If the epoxy content is less than 0.05 parts by weight, the effects derived from addition of the epoxy resin cannot be obtained. On the other hand, even if the epoxy content is more than 5 parts by weight, the additional effects derived from addition of the epoxy resin cannot be obtained. In this case, the polyarylenesulfide resin compositions may exhibit poor moldability due to increased viscosity, poor flame resistance and bleeding of the surface of the molded articles.

The Third and Fourth Compositions of the present invention comprise a fibrous reiforcing material and/or an inorganic filler in addition to the above first or second composition, to more effectively achieve improvement of impact strength and prevention of decrease in heat distortion temperature.

In the present invention, the fibrous reinforcing materials are not particularly limited, but include, for example, a glass fiber, a carbon fiber, an organic fiber such as aramide fiber, fibrous silicon carbide, silica, alumina, zirconia, potassium titanate, a zinc oxide whisker, calcium sulfide, calcium silicate and the like. Of these, a glass fiber, a carbon fiber, potassium titanate whisker and an organic fiber such as aramide fiber are preferably used.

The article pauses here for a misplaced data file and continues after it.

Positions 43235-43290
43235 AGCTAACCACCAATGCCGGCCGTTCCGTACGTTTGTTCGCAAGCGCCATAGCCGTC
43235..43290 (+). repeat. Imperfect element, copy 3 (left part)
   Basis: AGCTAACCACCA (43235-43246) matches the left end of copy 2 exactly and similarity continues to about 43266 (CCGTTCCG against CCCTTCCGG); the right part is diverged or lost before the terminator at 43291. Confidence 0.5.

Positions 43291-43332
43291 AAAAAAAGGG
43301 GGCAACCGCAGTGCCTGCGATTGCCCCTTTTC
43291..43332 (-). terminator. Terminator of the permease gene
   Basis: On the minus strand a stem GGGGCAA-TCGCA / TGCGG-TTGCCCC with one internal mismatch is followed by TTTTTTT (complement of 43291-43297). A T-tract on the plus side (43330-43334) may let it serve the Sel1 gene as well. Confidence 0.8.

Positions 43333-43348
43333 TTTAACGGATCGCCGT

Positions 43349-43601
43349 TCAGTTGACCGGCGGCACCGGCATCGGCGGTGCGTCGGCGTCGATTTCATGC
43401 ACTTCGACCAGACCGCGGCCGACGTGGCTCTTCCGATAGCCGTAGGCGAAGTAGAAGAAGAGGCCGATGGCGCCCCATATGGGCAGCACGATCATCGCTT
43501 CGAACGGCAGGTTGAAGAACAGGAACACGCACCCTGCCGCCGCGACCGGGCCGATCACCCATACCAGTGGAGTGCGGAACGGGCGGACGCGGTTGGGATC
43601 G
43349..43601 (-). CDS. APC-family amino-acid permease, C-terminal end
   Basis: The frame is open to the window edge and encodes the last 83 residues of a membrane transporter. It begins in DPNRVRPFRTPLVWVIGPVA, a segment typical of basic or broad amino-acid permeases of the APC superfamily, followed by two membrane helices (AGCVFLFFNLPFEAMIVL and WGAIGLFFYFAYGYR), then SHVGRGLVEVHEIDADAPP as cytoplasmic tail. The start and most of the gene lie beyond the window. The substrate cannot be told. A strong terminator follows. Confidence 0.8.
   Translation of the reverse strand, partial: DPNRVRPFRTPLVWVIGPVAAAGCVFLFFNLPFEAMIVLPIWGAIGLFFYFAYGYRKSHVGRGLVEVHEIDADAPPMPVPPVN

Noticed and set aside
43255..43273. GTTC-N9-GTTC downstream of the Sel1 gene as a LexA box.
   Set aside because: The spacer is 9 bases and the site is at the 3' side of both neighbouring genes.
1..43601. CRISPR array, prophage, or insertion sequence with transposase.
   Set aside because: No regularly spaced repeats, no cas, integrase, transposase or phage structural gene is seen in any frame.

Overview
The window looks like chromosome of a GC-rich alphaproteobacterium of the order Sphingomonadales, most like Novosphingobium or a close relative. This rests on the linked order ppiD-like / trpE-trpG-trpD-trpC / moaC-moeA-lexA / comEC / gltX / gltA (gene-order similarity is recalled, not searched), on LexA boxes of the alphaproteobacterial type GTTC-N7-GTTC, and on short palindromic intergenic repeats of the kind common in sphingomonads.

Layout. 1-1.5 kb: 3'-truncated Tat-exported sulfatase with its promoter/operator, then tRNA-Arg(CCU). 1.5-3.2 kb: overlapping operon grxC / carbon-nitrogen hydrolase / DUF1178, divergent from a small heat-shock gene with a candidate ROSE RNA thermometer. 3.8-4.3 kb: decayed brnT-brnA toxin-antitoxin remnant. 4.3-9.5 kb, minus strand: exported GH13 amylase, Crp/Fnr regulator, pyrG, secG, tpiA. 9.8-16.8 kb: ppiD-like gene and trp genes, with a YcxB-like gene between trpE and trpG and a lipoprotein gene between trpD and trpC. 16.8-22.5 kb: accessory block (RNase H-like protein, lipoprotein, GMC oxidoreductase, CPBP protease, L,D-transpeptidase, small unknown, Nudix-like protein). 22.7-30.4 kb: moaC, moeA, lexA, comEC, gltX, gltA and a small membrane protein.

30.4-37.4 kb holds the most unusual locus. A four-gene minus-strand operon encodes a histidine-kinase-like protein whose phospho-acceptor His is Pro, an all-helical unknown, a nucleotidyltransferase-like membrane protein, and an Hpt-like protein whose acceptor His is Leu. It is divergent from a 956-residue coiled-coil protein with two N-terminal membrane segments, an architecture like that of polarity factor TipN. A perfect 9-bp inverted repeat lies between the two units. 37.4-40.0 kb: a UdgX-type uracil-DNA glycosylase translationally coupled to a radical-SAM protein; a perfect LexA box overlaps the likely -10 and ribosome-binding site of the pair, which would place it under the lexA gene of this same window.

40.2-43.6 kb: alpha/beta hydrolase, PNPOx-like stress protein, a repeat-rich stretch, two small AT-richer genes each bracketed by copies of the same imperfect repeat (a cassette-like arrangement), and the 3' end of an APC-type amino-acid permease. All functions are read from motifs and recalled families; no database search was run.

Further, the inorganic fillers are not particularly limited, but include, for example, a glass bead, a milled glass fiber, and powders of talc, mica, kaolin, clay, magnesium phosphate, calcium carbonate, calcium silicate, calcium sulfonate, silicon oxide, aluminum oxide, titanium oxide, chromium oxide, iron oxide, copper oxide, zinc oxide, carbon, graphite, fluoroboric acid, molybdenum disulfide, silicon and the like.

In the Third and Fourth Compositions, the content of the fibrous reinforcing material and/or inorganic filler may be from 5 to 200 parts by weight, preferably from 10 to 100 parts by weight, most preferably from 30 to 80 parts by weight based on 100 parts by weight of the First or Second composition. In the case of use of less than 5 parts by weight of the reinforcing material/inorganic filler, the addition effects cannot be expected, whereas in the case of use of more than 200 parts by weight, the flowability of the resultant composition will be decreased, resulting in difficulty in molding.